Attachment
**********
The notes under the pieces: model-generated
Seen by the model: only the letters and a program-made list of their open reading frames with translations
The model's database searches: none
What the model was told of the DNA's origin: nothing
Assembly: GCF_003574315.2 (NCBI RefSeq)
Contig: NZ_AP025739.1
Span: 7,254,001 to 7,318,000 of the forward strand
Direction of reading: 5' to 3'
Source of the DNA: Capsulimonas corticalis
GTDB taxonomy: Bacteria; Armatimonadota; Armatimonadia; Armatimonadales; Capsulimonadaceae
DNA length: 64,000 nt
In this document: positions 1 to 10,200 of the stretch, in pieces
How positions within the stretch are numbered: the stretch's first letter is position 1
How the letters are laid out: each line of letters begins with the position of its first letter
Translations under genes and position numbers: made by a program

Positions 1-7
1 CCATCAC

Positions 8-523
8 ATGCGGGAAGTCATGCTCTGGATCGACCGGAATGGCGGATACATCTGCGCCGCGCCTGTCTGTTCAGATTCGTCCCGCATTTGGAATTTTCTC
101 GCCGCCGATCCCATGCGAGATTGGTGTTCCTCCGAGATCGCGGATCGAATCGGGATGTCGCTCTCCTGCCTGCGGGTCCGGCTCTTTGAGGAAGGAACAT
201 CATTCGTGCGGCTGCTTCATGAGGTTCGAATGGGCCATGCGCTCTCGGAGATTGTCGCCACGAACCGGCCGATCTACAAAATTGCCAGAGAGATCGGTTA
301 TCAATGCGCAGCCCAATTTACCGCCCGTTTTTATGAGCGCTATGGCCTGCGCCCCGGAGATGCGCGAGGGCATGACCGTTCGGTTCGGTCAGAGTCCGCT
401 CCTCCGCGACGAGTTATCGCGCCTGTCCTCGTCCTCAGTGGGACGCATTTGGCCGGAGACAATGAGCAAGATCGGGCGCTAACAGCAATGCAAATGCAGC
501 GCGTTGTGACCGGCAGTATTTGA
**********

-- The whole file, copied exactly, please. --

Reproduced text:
The notes under the pieces: model-generated
Seen by the model: only the letters and a program-made list of their open reading frames with translations
The model's database searches: none
What the model was told of the DNA's origin: nothing
Assembly: GCF_003574315.2 (NCBI RefSeq)
Contig: NZ_AP025739.1
Span: 7,254,001 to 7,318,000 of the forward strand
Direction of reading: 5' to 3'
Source of the DNA: Capsulimonas corticalis
GTDB taxonomy: Bacteria; Armatimonadota; Armatimonadia; Armatimonadales; Capsulimonadaceae
DNA length: 64,000 nt
In this document: positions 1 to 10,200 of the stretch, in pieces
How positions within the stretch are numbered: the stretch's first letter is position 1
How the letters are laid out: each line of letters begins with the position of its first letter
Translations under genes and position numbers: made by a program

Positions 1-7
1 CCATCAC

Positions 8-523
8 ATGCGGGAAGTCATGCTCTGGATCGACCGGAATGGCGGATACATCTGCGCCGCGCCTGTCTGTTCAGATTCGTCCCGCATTTGGAATTTTCTC
101 GCCGCCGATCCCATGCGAGATTGGTGTTCCTCCGAGATCGCGGATCGAATCGGGATGTCGCTCTCCTGCCTGCGGGTCCGGCTCTTTGAGGAAGGAACAT
201 CATTCGTGCGGCTGCTTCATGAGGTTCGAATGGGCCATGCGCTCTCGGAGATTGTCGCCACGAACCGGCCGATCTACAAAATTGCCAGAGAGATCGGTTA
301 TCAATGCGCAGCCCAATTTACCGCCCGTTTTTATGAGCGCTATGGCCTGCGCCCCGGAGATGCGCGAGGGCATGACCGTTCGGTTCGGTCAGAGTCCGCT
401 CCTCCGCGACGAGTTATCGCGCCTGTCCTCGTCCTCAGTGGGACGCATTTGGCCGGAGACAATGAGCAAGATCGGGCGCTAACAGCAATGCAAATGCAGC
501 GCGTTGTGACCGGCAGTATTTGA